Oaks ready in 2017

Now the pressure is on us,” says Barbour. “We will work to provide the best possible trees for transplant at Vimy in 2017.” The growers expect that around 1,000 trees should be available by then, although the project will need 120 trees. Vanderkruk says those trees not used for the Vimy celebration, could be planted at ceremonies in Canada.

Under the watchful eye of Barbour, the cuttings from the Kennedy Road property will be grafted onto a host. “Once the union takes, it will be important to create a good rooting system.”

Not all the trees will be produced through grafting. A couple of hundred cuttings treated with rooting hormone have been planted in grow containers, and Monty McDonald found an acorn under the brush that had began germination. This one acorn is now under the care of Andrew Barbour.

Case Vanderkruk said that the five oaks left on the property did not produce many acorns. As well, the process to grow oaks from an acorn and have them a suitable size for 2017 wouldn’t be feasible.
  two men in a greenhouse wiht a crate of tree seedlingsPropagator Andrew Barbour and Case Vanderkruk of Connon Nurseries NVK are working to produce enough oak trees to return to Vimy for the battle’s centennial in 2017.

Project is legacy

Asked why he took on the project, Vanderkruk gave a number of reasons, but cited how he felt it was important that the industry become involved in such a great project. “This project is just one way that we can show our industry’s professionalism and how many of us believe it’s important to be good stewards and leave a positive legacy.”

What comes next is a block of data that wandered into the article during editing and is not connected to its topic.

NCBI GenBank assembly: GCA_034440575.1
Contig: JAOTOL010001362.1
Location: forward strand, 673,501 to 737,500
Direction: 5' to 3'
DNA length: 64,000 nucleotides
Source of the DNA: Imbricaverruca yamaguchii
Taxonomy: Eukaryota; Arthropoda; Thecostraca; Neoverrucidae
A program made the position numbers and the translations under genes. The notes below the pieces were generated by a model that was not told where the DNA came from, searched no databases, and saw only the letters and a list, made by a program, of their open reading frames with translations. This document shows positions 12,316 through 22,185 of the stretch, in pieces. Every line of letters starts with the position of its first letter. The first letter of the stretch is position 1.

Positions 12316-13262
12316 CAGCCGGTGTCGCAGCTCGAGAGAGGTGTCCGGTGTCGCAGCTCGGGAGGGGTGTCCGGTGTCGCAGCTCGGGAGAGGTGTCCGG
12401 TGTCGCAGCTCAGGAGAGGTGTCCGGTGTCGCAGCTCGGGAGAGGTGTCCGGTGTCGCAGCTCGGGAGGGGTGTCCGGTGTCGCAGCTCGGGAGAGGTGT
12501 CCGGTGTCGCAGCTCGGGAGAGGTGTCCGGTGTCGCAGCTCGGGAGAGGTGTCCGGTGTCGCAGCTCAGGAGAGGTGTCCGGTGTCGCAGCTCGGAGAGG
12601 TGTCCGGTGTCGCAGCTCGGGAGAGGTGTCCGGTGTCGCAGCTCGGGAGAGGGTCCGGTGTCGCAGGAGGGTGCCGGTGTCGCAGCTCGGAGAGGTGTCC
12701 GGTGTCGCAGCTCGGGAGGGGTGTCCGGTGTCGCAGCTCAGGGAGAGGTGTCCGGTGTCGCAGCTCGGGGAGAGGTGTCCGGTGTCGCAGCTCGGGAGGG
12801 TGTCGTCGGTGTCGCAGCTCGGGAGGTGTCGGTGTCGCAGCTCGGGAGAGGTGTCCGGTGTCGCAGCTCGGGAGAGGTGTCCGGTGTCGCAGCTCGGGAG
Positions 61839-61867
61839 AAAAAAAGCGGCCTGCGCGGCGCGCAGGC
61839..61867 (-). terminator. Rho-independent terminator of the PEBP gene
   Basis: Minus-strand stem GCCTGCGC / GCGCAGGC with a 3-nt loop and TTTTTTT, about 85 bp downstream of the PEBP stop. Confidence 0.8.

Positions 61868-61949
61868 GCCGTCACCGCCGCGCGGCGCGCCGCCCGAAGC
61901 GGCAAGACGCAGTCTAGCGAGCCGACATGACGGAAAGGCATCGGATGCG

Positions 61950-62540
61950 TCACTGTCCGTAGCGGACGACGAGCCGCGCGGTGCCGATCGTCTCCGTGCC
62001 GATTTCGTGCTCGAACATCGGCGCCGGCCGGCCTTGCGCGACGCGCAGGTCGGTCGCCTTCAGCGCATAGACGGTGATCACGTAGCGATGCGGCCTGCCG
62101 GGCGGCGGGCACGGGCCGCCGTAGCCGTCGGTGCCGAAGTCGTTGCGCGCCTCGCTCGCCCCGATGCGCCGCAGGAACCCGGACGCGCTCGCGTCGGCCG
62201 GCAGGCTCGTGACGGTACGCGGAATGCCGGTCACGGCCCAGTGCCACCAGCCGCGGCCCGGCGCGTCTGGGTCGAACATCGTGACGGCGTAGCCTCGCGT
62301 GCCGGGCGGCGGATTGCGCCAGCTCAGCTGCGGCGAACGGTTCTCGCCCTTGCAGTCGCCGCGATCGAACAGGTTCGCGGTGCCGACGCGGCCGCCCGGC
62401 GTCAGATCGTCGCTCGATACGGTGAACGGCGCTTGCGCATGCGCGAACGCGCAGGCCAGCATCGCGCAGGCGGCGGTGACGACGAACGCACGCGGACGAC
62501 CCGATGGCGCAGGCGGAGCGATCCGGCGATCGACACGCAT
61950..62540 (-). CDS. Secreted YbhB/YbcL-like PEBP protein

Another reason to become involved is a personal one for Vanderkruk. “I’m a bit of a history buff, and Vimy is one of the major turning points in our country’s history.” He noted that Connon Nurseries also has a long and rich history. It is over 100 years old, having been founded by a man with a military background Major John Connon. “He hired my grandfather Cornelius Vanderkruk.”

Cornelius later purchased Connon Nurseries, and today, five generations of the Vanderkruk family spend their time both growing plants and the business. Case’s father Neil Vanderkruk is a past president of Landscape Ontario.

“I see this project as one of legacy for our country, industry and Vimy, and Connon Nurseries NVK,” said Case.

Asked if he would want to attend the planting in April 2017, Case Vanderkruk said, “That would be a great honour to be there to return the oaks to the site...but we’ll wait and see.”

To help ensure that the project is successful, Monty McDonald has created a team of people who include Dr. Ron Ayling, editor of the Forestry Chronicle; Dave Lemkay, general manager of the Canadian Forestry Association; Ed Lawrence, well known gardening expert and radio personality; Tony DiGiovanni, executive director of Landscape Ontario; Case Vanderkruk and Andrew Barbour; Colonel Ralph Coleman, former director public affairs Canadian Armed Forces, and Patricia Sinclair, a community activist.